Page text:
EA Games President Frank Gibeau says layoffs at PopCap were necessary to avoid “duplication” of what EA is already doing.

Wildly successful casual game studio PopCap laid off about 50 employees earlier this month, including George Fan, the man who created the mega-hit Plants vs. Zombies. (In an especially nice bit of timing, PopCap confirmed a day before the layoffs were announced that a sequel to Plants vs. Zombies is in the works.) The news of the layoffs led all eyes to immediately turn to Electronic Arts, which acquired PopCap the previous year for $750 million and has a not-undeserved reputation for devouring studios whole, but PopCap co-founder John Vechey insisted that the decision to make the cuts was “100 percent made by us, with no pressure from EA.”

But Gibeau seemed to cast some doubt on that statement in an interview with Bloomberg, in which he implied that the decision was pretty much entirely EA’s. “Typically at EA what we do when we acquire a company is we make sure that we go slow initially and really understand the culture of the company that’s now joining Electronic Arts, and then what we do is we look for where there’s opportunities to integrate the companies – and then we accelerate,” he said.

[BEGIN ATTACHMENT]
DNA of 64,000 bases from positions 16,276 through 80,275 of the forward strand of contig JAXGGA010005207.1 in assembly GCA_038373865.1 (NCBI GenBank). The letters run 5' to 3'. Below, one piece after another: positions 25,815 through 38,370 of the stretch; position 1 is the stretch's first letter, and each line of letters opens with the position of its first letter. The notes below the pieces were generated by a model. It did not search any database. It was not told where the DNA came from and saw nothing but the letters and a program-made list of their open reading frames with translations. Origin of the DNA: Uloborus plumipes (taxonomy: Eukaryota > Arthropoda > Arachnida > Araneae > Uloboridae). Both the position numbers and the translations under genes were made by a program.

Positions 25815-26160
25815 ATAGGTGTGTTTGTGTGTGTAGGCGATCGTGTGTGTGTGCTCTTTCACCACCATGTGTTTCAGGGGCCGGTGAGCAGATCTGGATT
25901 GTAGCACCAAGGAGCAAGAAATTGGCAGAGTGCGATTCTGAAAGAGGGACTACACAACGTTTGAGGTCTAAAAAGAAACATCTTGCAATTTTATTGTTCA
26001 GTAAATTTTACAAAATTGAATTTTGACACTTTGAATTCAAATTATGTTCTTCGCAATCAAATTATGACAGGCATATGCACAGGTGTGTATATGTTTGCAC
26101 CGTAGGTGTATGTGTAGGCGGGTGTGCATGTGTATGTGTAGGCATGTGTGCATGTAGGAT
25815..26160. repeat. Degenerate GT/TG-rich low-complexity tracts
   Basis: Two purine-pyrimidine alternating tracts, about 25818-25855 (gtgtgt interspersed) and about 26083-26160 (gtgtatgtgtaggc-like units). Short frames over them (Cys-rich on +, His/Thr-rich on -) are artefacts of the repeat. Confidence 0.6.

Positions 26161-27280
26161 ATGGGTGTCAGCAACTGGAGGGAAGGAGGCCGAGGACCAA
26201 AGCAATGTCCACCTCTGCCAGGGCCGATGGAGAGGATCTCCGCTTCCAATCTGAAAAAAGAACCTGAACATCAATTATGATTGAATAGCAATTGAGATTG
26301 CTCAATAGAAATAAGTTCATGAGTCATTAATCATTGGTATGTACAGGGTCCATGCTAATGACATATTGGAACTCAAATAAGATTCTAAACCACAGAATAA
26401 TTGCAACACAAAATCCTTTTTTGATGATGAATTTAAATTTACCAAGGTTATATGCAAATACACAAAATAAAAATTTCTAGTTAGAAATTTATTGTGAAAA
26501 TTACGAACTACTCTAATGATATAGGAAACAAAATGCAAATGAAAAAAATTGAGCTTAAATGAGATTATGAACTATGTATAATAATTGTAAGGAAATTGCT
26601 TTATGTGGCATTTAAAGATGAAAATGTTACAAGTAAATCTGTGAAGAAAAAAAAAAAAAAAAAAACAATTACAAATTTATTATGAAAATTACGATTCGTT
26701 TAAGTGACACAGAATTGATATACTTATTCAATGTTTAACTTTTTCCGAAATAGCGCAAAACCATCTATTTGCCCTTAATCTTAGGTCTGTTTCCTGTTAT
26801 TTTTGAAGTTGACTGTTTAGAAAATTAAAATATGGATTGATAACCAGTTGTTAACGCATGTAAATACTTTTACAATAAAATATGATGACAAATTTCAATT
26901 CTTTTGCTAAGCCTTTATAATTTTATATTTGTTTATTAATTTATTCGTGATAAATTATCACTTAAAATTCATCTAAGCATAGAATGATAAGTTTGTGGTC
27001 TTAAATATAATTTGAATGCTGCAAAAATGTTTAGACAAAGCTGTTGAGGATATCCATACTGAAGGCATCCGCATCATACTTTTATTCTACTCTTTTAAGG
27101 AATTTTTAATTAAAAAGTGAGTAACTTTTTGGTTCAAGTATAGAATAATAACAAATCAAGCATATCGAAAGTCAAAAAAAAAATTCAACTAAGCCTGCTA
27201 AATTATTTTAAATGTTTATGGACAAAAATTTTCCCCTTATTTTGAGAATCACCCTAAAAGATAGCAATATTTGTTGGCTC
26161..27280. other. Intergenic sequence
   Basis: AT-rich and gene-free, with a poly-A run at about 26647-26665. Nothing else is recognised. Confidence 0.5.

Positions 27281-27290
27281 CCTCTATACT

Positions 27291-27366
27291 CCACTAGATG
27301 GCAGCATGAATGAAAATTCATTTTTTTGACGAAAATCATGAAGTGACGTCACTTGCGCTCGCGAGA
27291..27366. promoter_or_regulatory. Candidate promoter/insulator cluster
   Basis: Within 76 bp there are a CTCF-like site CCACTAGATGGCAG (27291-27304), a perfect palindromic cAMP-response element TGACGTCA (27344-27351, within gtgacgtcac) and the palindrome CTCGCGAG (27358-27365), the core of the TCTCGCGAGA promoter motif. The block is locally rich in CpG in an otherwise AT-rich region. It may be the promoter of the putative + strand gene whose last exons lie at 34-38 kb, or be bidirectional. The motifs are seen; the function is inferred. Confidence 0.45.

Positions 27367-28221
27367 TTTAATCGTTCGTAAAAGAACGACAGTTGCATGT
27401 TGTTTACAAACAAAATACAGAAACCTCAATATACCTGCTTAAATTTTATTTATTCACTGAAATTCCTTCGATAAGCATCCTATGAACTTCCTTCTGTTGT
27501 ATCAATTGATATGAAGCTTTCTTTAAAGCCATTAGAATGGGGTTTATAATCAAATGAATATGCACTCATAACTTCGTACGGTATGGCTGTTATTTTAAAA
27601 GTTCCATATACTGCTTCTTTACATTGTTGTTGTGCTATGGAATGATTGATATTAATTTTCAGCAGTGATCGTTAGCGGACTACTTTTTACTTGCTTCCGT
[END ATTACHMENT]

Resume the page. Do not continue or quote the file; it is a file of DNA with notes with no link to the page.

“So with PopCap, what we found is that there are some areas inside PopCap that were duplicative of what EA was doing; a lot of central resources, legal, business affairs, those types of things, so we accelerated the integration there,” he continued. “We also looked at pivoting a little bit harder towards mobile and away from social, so we made some adjustments.”

It’s actually a fairly reasonable justification for laying people off, although I’ll never understand why they let the Plants vs. Zombies guy go; what makes it sticky is Gibeau’s apparent contradiction of Vechey’s assertion that this wasn’t an EA hatchet job. Not that who actually pulled the trigger really matters to those unfortunate employees who find themselves without a job, but why deny it and then let the cat out of the bag so matter-of-factly just a few days later? Layoffs are unpleasant, but taking the heat for the new corporate overlords is just flat-out ugly.

Source: Bloomberg

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